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    Harden off your seedlings when they are four to six inches tall. Pepper plants are delicate and need to be gradually exposed to a colder outdoor environment before they are transplanted entirely.
    • About two weeks before you plan to transfer your plants outdoors, you need to gradually expose the plants to the outdoor climate.
    • Start by placing your seedlings outdoors for a few hours each day, and slowly extend the number of hours the plants stay outside as they continue to grow.
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    Prepare your seedlings to plant outdoors. When the peppers have grown two sets of full leaves, they are large enough to be planted outside.[3]

Method 3
Planting Your Peppers

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    Plant your peppers. Space each plant between 12–18 inches (30.5–45.7 cm) apart, and insert stakes to help the plant stand up if necessary.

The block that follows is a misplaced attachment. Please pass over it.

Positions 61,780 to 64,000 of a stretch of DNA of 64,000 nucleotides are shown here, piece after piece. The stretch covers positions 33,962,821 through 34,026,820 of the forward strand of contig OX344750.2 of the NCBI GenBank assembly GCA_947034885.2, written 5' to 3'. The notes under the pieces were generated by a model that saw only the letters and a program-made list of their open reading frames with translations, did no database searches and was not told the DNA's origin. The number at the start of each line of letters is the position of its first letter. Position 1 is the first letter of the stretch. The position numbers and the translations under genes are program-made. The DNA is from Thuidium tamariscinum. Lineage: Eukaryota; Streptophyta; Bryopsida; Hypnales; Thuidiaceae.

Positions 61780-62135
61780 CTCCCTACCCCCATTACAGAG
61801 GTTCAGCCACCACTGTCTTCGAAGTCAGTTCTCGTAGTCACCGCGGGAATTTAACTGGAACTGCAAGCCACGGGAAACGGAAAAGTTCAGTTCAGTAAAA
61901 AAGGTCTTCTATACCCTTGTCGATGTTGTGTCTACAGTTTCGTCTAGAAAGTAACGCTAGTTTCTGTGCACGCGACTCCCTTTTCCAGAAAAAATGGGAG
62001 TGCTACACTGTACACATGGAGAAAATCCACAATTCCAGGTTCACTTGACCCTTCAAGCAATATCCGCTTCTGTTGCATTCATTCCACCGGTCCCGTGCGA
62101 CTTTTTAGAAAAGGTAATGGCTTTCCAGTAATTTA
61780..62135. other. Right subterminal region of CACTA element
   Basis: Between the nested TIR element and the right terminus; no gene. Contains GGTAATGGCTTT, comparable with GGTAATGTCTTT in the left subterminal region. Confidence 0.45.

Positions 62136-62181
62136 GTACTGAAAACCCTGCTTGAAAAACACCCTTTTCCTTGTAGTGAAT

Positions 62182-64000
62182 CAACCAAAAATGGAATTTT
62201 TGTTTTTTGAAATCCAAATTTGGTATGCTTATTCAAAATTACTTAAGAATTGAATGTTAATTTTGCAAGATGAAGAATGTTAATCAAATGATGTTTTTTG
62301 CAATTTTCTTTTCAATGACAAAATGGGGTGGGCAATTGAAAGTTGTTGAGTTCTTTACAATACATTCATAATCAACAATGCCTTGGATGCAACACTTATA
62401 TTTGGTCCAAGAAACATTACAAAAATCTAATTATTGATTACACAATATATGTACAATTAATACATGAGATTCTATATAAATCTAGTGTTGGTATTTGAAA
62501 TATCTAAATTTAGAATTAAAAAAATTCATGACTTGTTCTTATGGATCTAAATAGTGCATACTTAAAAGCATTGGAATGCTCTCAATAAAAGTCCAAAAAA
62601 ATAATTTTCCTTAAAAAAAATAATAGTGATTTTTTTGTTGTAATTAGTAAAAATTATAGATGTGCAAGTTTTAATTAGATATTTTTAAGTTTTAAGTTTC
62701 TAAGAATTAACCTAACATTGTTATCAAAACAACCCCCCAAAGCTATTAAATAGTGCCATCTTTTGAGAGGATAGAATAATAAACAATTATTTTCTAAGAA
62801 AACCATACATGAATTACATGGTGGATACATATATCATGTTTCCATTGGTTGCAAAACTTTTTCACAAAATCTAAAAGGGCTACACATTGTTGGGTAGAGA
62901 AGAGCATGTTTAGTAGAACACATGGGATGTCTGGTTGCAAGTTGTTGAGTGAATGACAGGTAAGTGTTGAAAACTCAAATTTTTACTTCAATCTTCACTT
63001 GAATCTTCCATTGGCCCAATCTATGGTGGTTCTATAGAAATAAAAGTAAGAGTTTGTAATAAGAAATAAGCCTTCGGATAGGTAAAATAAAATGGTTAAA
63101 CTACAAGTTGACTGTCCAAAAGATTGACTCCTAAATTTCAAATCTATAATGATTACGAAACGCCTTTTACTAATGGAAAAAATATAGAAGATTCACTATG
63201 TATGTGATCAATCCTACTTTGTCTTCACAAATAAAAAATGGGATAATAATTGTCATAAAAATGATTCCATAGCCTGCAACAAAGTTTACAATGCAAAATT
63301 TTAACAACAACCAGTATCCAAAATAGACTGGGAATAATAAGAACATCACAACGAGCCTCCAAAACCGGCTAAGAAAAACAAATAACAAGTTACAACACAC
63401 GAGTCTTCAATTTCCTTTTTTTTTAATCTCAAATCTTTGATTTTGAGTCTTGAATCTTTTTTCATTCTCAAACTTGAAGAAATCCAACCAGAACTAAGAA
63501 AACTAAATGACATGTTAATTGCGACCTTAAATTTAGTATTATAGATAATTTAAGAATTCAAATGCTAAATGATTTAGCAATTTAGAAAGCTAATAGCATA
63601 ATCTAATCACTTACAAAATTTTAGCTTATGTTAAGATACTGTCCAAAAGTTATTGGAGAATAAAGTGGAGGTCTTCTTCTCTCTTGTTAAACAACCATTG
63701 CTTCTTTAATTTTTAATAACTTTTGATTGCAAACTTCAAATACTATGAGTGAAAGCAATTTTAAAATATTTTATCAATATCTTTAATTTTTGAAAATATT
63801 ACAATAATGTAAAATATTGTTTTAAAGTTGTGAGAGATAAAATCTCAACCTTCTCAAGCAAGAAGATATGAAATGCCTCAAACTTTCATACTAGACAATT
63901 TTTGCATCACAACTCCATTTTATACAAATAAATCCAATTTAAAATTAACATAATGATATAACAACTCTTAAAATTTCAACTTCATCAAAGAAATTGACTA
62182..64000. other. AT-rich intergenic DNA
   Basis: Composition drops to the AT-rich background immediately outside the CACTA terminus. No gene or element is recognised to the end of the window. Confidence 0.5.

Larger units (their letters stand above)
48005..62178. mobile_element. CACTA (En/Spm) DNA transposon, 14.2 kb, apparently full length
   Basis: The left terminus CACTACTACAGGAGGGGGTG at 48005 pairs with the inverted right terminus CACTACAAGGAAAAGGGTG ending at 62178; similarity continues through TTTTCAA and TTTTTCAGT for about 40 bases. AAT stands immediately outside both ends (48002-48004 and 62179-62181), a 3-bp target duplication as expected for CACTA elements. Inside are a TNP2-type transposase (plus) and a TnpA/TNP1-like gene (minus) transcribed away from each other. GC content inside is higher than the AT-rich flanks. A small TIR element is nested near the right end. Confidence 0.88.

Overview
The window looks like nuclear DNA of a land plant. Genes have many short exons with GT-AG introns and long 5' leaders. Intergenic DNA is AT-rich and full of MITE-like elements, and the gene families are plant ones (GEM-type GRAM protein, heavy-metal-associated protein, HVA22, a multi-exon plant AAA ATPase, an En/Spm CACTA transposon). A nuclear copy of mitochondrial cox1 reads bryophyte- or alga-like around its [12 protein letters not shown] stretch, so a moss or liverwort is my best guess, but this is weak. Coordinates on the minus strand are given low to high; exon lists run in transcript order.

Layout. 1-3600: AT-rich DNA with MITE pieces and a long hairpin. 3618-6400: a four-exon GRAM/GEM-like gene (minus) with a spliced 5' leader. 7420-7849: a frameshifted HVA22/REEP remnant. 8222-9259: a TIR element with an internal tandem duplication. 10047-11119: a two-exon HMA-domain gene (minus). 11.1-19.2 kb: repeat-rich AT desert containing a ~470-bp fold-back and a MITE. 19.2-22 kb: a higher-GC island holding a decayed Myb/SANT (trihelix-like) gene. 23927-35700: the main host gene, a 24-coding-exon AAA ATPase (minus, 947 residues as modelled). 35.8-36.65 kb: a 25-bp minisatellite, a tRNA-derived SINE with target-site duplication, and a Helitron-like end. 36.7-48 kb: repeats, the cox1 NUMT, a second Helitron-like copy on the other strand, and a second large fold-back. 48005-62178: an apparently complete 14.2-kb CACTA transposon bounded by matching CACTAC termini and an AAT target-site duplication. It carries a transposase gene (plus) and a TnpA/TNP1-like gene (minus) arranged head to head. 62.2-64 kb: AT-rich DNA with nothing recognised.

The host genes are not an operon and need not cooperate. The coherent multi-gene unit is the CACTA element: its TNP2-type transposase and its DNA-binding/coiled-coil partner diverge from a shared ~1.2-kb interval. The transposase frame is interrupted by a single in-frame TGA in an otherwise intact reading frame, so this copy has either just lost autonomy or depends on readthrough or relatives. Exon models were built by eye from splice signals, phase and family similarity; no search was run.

• This is the same process if you grow your peppers from seeds or if you transplant a store-bought pepper plant.
    • Plant the peppers as deep in the garden soil as they were in the pots, only adding a minimal amount of soil to the tops.
    • Space rows of peppers about 10–15 inches (25.4–38.1 cm) apart.[4]
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    Water the plants. Peppers especially need frequent watering, so be sure to make sure the soil they are planted in is always moist.
    • Water them for the first time with the chamomile tea or hydrogen peroxide mixture, as this will help to disinfect the soil that you planted the peppers in.
    • The soil can be dry at times, but pepper plants will produce the largest most succulent fruit when given a regular watering of a few tablespoons per each plant.
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    Add mulch to the soil. This will add nutrients that help the peppers to grow, and help to block out some weeds from taking root immediately.
    • Straw and grass clippings make great mulch for pepper plants.
    • Add a layer about two inches thick to all of the soil between and around each pepper plant.